When you are ready to place the second tile in the mosaic, there are only three spaces left but you still have four ways you can orient that tile so you have 12 (3 x 4) ways to position that second tile.

With two remaining spaces for the third tile there are 8 options (2 x 4) and the last tile goes in the remaining space in one of four ways (1 x 4).

You will notice that we get the same result this way:

16 x 12 x 8 x 4 = 6,144

. . . which I divided by four for reasons stated above.

Sue Zanker on

Rosemary Bogan on

Betsy Wilson on

Linda R Elkin on

Wow! I say WOW to all of you people who did the math. I love the artistic aspects and the sociological aspects, but am a math dud. LOL Thanks

grace on

Mary Helen Fein on

Perhaps a clarifying example will help:

4×3×2x1 is 4 factoral or 4! = 24 Mosaic of 4 tiles with Tile 1 in the upper left corner

4×3×2x1 Mosaic of 4 with Tile 2 in the upper left corner

Same for Tile 3

Same for Tile 4

Add this result (or multiple x4 for 4 tiles)

(4×3×2x1) x4 = 96 permutations (assuming all tiles as asymmetrical)

If a tile is symmetrical, turning it would not produce a new view of it. (Example of a 3Z tile that is symmetrical is on the bottom center of the photo with this blog. (Knightsbridge in diamonds). Turning the tile doesn’t change the mosaic.)

Comments regarding “the other side of the table”:

Interesting observation. It is correct to state that walking around the table gives a new “mosaic” or viewpoint; However, that new mosaic is also accounted for in this formula by shuffling the original position of the tile in the mosaic and rotating it a half turn. (Try that with just four tiles to see what I mean.)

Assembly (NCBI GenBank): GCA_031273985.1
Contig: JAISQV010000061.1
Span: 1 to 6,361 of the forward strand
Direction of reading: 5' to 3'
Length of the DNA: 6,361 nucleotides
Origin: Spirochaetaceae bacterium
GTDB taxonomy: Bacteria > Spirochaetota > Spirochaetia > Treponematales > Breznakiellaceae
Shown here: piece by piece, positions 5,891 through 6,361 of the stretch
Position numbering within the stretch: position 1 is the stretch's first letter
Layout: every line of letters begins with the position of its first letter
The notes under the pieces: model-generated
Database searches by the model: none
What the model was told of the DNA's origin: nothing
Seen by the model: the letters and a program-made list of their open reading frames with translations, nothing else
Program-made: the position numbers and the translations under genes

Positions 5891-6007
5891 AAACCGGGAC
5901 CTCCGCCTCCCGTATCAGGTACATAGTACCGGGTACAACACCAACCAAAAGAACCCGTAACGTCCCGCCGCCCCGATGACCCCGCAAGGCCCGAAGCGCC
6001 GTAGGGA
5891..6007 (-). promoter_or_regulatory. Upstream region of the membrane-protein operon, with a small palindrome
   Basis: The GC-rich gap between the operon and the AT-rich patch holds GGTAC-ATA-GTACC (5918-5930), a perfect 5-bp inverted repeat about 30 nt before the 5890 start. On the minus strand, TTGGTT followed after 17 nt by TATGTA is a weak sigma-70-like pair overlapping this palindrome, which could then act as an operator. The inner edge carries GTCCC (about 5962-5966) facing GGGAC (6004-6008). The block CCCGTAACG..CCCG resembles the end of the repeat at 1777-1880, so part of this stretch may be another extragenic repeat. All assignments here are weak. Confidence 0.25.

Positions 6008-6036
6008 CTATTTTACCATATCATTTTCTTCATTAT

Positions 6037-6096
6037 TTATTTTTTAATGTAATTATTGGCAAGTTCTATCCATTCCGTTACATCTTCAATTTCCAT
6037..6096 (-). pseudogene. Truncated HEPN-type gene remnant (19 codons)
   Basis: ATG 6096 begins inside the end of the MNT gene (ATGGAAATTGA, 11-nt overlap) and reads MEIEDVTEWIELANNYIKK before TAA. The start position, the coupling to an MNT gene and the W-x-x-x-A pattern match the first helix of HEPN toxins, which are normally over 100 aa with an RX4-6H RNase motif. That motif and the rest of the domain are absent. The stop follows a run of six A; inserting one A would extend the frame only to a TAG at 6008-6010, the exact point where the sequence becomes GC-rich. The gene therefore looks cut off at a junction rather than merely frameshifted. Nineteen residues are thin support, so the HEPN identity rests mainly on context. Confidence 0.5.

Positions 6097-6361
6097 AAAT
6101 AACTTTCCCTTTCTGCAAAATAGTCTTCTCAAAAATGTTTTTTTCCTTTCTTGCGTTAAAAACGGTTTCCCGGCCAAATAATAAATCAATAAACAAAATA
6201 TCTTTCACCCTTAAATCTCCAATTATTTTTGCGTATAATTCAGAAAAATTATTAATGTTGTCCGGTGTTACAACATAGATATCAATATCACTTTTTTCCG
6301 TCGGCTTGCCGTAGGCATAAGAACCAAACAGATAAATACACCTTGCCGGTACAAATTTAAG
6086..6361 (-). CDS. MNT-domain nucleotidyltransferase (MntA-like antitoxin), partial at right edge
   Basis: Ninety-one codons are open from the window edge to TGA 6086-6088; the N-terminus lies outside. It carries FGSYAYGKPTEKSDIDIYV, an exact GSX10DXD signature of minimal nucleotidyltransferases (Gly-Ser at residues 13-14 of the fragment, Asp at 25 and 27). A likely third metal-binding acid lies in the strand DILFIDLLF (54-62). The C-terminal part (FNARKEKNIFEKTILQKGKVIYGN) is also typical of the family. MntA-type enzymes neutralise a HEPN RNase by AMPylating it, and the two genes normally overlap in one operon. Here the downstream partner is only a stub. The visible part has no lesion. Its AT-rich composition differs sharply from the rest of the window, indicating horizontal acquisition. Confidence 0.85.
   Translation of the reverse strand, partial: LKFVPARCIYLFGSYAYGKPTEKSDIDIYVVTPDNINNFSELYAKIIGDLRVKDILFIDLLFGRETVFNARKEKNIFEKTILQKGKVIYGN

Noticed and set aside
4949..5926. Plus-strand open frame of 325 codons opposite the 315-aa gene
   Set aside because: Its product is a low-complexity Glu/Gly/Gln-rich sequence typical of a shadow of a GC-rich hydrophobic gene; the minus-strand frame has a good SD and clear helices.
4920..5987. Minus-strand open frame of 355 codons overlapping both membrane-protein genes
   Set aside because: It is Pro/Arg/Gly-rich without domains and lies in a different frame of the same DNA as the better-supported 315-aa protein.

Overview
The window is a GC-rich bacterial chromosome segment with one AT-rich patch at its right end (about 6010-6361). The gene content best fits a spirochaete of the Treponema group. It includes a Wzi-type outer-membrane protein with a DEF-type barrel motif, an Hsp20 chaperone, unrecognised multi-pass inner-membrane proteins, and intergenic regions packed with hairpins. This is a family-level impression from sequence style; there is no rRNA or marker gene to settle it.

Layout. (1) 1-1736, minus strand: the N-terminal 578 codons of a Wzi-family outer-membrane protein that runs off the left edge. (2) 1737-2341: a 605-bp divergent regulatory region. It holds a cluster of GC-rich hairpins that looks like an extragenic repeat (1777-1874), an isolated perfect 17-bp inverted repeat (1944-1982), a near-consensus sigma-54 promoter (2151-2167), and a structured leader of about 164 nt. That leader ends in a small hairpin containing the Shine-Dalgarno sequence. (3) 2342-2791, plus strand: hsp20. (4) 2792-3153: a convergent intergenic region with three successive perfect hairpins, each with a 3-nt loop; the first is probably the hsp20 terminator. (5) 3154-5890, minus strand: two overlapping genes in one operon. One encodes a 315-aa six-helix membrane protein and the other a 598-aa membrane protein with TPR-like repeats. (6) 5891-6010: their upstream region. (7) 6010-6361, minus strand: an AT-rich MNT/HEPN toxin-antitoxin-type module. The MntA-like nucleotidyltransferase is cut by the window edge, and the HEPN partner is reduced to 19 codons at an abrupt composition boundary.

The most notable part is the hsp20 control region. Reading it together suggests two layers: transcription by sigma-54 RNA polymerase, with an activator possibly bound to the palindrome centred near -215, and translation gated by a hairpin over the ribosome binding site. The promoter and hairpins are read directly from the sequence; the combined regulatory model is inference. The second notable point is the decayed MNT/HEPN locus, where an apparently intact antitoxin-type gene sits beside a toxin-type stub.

Final note:

It appears to me that some of the formulas given are mixing combinations of 4, not permutations of 4. They are different. For example. a combination of 4 allows subsets to create a “mosaic” with only 3, 2 or even 1 tile.

Linda Dochter on

My math chops have REEEtired but I do have a few observations to contribute that I hope can be understood by everyone..

The formula to be computed is the number of permutations, not combinations. The formulas are different. Some of the comments do not appear to make a distinction. This exercise requires a permutation of 4. A combination would allow subsets such as a mosaic using only 3 out of 4 tiles or would allow one tile to be duplicated four times. I can’t really type the formula here but it would be 4×3×2x1 while Tile 1 was in position 1, then 4×3×2x1 while Tile 2 was in position 2, ect. That four factoral raised to the fourth power.

All of these answers assume every tile is asymmetrical (different view with each turn of the tile.) An example of a symmetrical tile is in the center of the bottom row of the photo shown (Knightsbridge over diamonds.) It is basically the same even from 3 views. the tile so just turning that tile does not change the mosaic.

Therefore each of the answers given is a theoretical maximum, not an actual maximum for a set of tiles picked at random.

The comment regarding the view from the opposite side of the table interests me. Good observation but it does not double the number of possible combinations. (Likewise viewing from either

sideof a square table.) Those views would be the same as the ones already counted from the original viewpoint by “shuffling the deck” and “turning the tiles” if you were to create the mosaic by hand. No up, no down, no left, no right.I’m thinking that the answer for the maximum number of combinations (not permutations) is somewhat less than scaddy-eight-blue-jillion as suggested.